‘We need housing’: Spokane City Council adds flexibility to accessory dwelling unit rules

SPOKANE, Wash. — There are new changes to how you build and rent out an accessory dwelling unit, also known as a granny flat or mother-in-law unit. The Spokane City Council recently passed an ordinance that makes the rules more flexible.

City leaders say the housing supply is not meeting the enormous demand.

“We need housing. We’re in a housing crisis and the idea of limiting housing is only going to raise prices more and limit choice for rental or even homeownership opportunities in our community,” councilman Michael Cathcart said.

The new ordinance allows for a larger Accessory Dwelling unit size limit. Instead of being limited to building 600 square feet, owners can now build 975 square feet, or 75 percent of the house size.

The space could be enough to accommodate a 2 bed 2 bath and kitchen.

“It will enable a lot more people to build ADUs and potentially rental housing for people in our community who need it,” Cathcart said.

The new ordinance also relaxes the parking rules to only one space needed for a two-bedroom. Also, anyone with a principal structure such as a duplex or triplex.

However, some don’t agree necessarily agree with the entirety of the ordinance. The new ordinance removes the requirement that the property owner doesn’t have to live on site except if it’s a short-term rental.

Gene Brake, the vice-chair of the Emerson-Garfield neighborhood council says removing the occupancy requirement makes way for developers.

“The negative comes in when you remove that owner occupancy requirement. Now, a developer looks at it and will not necessarily be from our community who now looks at that not as a home but as an investment for him personally,” Brake said.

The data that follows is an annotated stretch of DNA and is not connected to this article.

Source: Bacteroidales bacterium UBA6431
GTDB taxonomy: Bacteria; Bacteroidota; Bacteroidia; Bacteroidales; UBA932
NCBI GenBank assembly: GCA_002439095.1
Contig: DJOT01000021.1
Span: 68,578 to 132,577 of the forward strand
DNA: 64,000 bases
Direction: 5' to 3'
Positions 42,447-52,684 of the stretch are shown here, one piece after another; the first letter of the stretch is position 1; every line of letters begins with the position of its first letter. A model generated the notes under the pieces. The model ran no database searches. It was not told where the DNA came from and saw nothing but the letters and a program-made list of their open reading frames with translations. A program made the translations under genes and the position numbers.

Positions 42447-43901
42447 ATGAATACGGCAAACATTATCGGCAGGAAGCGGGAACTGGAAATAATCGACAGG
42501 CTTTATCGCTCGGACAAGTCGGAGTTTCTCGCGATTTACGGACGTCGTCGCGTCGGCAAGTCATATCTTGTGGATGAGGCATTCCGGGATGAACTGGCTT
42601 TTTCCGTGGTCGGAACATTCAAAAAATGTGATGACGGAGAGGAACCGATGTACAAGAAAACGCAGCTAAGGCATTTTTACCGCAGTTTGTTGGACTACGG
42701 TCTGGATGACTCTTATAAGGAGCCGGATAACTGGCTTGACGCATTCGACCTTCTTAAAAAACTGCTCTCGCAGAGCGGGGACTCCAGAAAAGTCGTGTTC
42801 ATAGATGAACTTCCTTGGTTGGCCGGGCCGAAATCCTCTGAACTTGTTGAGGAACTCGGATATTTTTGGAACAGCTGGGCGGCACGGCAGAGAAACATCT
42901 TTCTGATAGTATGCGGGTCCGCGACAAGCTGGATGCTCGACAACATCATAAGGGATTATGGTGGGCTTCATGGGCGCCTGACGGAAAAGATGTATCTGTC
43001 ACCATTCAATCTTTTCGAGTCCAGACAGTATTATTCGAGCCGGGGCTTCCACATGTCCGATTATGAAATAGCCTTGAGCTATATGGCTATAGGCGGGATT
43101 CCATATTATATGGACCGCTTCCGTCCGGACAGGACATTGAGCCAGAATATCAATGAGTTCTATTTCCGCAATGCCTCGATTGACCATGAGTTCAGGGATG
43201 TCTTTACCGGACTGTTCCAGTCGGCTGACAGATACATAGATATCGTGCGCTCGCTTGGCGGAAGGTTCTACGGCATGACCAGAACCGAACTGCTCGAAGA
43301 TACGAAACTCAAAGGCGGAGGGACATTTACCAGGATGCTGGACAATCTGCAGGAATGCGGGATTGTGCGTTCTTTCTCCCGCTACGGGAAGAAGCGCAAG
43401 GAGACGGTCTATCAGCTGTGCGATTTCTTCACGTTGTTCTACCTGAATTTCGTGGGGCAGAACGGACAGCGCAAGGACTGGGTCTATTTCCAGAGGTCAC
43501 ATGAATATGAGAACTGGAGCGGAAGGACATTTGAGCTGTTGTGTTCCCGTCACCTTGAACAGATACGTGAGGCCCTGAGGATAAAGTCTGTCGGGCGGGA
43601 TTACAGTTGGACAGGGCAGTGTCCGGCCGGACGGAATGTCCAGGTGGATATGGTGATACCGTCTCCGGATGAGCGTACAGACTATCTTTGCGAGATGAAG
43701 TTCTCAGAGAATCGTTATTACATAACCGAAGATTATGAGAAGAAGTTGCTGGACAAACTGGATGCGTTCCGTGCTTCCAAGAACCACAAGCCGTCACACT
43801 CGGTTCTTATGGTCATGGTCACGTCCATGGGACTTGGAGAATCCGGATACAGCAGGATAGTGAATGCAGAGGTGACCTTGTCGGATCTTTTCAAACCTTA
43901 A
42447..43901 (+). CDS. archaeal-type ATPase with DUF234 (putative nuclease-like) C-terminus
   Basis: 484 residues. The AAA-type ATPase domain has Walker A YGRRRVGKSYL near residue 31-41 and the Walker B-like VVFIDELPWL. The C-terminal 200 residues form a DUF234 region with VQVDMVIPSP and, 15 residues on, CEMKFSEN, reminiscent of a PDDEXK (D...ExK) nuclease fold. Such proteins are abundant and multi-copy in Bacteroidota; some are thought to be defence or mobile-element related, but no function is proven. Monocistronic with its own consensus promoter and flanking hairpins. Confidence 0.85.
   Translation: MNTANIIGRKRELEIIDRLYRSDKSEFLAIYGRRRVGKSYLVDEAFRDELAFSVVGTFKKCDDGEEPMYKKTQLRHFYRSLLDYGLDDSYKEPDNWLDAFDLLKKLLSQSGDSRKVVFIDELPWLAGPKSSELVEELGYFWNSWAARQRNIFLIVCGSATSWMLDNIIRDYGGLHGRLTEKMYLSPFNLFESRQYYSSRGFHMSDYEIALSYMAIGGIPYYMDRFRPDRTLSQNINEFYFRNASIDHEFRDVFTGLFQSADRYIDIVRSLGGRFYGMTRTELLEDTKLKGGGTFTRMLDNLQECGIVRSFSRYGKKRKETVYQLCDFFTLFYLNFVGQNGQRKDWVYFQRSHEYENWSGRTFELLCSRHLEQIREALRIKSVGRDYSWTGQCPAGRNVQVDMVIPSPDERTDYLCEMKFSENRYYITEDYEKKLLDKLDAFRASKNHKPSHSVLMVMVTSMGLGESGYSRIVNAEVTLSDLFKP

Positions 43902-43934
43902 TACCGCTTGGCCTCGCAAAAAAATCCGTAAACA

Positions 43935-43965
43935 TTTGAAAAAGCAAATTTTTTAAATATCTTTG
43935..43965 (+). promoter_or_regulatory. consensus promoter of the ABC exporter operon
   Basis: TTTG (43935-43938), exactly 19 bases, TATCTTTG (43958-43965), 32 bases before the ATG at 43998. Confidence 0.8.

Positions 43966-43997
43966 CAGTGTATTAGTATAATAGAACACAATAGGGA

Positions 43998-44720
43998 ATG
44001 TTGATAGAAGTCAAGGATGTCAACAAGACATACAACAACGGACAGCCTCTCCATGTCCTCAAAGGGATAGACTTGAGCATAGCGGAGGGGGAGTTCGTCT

Brake says while low-income housing advocates see the new ordinance helping stock, developers see it as a win with the potential to buy up homes and some cases, neighborhoods.

“So, forces gentrification on our city. It makes it difficult housing has to be a balance. Saving our historic qualities of Spokane, and our beautiful neighborhoods while also allowing housing options at all income levels. There’s nothing in the ordinance that forces any low-income housing at all,” Brake said.

However, councilman Cathcart believes the ordinance is only going to create more housing options.

“We’ve got to get more housing built I don’t think it’s going to create negative ramifications. In fact, not doing it will create worse outcomes than anything,” he said.

The city council will also be looking at a pilot program. The Building Opportunity and Choices for All would allow duplexes and townhouses in all residential neighborhoods. It would also allow triplexes and fourplexes in targeted areas.

READ: Proposed plan would speed up housing construction in Spokane